Posts Tagged ‘Blues’
I had the pleasure of speaking with these young lads from Cavan (average age 15) a few days before they signed a five-album deal with Mercury Records. They already boast Paul Weller, Jeff Beck and… Brian Kerr among their fans.
Having recently inked an astonishing five-album deal with major label Mercury Records, The Strypes could be forgiven for indulging in a little bit of rock n’ roll excess, but the Cavan four-piece have their feet firmly planted on the ground despite a growing chorus of approval from some of rock royalty’s most prestigious names.
Modfather Paul Weller recently picked the band out as one of his favourite new bands in an interview with an influential UK magazine – as well as inviting them to open for him on a live session for Channel 4 – while former Yardbird and blues legend Jeff Beck has also made his admiration public.
In an exclusive interview with Something for the Weekend – on the eve of penning the record deal – the band are remarkably laid back about it all, choosing to lavish praise on their elders rather than acknowledge the talent and dedication that had bought them so much success so quickly.
Originally published in the Irish Sun on Friday, August 31.
“I’d say it’s a typical small town band story, only we’ve gotten a lot more attention than typical small town bands do,” says Alabama Shakes guitarist Heath Fog – but the band’s meteoric rise from relative obscurity to festival headers has been anything but typical.
Less than a year ago, the Alabama blues rockers were practically unknown outside their home state. With the release of their debut self-titled EP in September of last year, however, they quickly became one of the internet’s most talked-about acts and were soon organising extensive tours of the United States and Europe.
Fogg says: “It’s been surreal. We never expected as much attention as we’ve gotten, and to do the things we’ve done from this record. It’s only been a year from when it seemed like we were completely off the radar to getting a lot of attention.”
Originally published in the Irish Sun on July 20.
Next weekend sees the return of Knockanstockan to the lakes of Blessington, with a line-up of over 150 acts making it the biggest event in the DIY music festival’s six year history.
For guitarist Tim Cullen of Dublin blues rockers the Hot Sprockets, it’s more than just another weekend in the park – it’s a festival his band helped to set up in 2007 and they’ve been a perennial fixture at the lakes ever since.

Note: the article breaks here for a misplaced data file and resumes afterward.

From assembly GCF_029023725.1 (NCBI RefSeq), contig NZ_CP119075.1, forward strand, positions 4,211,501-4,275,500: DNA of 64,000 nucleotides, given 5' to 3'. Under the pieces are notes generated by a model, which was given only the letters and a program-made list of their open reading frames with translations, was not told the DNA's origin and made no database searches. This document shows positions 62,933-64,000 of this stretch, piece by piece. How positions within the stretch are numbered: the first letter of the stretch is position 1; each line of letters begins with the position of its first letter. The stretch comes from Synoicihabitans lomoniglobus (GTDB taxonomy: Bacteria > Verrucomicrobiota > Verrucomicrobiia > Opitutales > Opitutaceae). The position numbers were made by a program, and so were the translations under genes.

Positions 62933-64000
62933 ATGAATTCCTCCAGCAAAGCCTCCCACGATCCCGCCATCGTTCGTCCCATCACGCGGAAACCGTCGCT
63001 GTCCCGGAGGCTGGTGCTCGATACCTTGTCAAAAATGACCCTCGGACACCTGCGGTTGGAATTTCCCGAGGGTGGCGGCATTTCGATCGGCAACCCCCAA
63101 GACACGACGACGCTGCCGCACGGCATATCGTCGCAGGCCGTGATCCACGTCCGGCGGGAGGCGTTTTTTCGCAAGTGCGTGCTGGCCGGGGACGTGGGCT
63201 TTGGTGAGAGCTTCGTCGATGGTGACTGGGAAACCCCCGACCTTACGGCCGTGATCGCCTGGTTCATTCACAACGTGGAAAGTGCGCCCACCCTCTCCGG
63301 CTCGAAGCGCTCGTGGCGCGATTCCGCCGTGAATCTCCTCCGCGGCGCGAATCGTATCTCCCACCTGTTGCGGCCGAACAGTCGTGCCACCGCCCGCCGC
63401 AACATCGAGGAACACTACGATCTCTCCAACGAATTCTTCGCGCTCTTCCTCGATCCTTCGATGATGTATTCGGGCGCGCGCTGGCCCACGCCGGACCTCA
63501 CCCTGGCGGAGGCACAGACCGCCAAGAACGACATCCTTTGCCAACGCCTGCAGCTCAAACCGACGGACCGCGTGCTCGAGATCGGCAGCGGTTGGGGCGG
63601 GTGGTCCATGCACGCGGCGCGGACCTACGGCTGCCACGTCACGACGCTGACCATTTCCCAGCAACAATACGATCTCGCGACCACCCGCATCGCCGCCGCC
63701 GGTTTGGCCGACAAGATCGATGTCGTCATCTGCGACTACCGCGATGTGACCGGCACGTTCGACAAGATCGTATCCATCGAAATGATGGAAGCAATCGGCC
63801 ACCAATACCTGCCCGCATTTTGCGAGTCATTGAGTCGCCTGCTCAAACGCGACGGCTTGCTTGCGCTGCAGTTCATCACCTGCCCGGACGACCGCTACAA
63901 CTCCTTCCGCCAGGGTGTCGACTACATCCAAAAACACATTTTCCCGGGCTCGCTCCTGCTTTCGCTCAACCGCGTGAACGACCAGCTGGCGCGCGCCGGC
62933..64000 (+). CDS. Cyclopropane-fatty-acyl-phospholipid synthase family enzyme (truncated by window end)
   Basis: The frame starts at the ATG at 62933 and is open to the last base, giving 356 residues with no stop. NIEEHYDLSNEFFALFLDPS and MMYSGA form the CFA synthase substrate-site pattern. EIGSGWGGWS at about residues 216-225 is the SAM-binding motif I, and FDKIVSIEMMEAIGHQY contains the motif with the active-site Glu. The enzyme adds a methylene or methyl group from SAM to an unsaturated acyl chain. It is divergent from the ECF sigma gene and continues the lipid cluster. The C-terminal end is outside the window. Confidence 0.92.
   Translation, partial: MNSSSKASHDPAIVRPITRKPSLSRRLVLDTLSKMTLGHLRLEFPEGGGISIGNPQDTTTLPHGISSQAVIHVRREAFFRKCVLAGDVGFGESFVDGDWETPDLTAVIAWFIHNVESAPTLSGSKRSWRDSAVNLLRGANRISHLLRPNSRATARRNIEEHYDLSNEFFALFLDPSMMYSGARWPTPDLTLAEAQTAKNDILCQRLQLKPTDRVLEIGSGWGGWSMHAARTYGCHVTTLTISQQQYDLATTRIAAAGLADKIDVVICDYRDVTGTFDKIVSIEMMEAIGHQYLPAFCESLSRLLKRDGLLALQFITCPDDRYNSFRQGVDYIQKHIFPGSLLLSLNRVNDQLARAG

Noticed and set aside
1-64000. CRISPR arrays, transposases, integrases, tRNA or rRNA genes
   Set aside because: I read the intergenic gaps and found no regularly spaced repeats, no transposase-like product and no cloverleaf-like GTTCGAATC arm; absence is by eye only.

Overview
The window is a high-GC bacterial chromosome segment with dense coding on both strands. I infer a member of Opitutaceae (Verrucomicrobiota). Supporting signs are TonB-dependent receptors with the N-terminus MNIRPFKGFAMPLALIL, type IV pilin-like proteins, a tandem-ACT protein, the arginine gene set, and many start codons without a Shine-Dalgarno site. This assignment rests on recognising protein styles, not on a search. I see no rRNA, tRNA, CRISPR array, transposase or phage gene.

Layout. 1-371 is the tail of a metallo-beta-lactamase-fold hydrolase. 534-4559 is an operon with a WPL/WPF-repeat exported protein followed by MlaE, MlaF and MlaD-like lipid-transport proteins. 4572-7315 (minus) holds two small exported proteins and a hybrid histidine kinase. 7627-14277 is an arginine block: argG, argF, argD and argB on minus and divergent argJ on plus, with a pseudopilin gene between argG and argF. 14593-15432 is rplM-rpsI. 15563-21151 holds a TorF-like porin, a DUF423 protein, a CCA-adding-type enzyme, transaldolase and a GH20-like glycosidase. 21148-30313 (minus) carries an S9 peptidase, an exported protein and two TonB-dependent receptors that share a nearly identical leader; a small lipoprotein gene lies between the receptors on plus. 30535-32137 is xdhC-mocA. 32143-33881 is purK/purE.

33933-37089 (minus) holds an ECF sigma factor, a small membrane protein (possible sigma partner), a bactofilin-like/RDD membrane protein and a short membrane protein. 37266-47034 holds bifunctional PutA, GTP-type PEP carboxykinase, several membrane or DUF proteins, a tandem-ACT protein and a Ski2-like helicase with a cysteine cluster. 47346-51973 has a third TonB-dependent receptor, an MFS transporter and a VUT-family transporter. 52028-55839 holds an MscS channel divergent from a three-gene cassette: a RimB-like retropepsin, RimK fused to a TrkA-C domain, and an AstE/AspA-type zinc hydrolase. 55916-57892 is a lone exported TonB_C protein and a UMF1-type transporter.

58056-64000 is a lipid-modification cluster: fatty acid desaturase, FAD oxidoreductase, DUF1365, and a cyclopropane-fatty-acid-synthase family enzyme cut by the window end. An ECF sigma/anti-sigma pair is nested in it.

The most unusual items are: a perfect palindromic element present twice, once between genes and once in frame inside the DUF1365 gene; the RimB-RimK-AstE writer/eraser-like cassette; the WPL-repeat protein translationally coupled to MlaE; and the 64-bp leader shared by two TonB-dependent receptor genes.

“To start off we had this thing called Primal Jelly Social Club – like an open mic night. We got our first gigs through them, just doing it every Wednesday, and then Peter [Keogh] then decided to run a festival for the bands to get away and get to know each other.
“The first one was really tiny – there weren’t many punters there so it mainly just consisted of the bands. I don’t know how many bands played that weekend but everyone got to know each other in this tiny field. Loads of bands went up and helped out for that one and helped cleaning up.
“The second year, all the bands wanted to continue it on and helped with the setup and we’ve just been doing it that way ever since.”
Last week I interviewed Nick Reynolds of Alabama 3 ahead of the premiere of Songs For Amy at the Galway Film Fleadh. The band have a cameo as a bunch of debauched rockstars (a.k.a. themselves) in the movie, and will be playing a few acoustic shows in Cork, Limerick and Galway at the weekend.
Originally published in the Irish Sun on July 6.
“One of our singers was named the Reverend D. Wayne Love – the first minister of the Presbyterian Church of Elvis the Divine. In America, they actually believed it was a real church!”
Nick Reynolds – a.k.a. Harpo Strangelove – falls into hysterics as he recalls the hostility his band, Alabama 3, have inspired in the States since their song ‘Woke Up This Morning’ first came to prominence on the iconic US crime drama the Sopranos.
Reynolds’ steely harmonica is an integral part of the sound he describes as “electro techno country acid house” – and along with the American-accented vocals of D. Wayne and Larry Love (no relation) convinced many they had come straight out of the Deep South, rather than South London.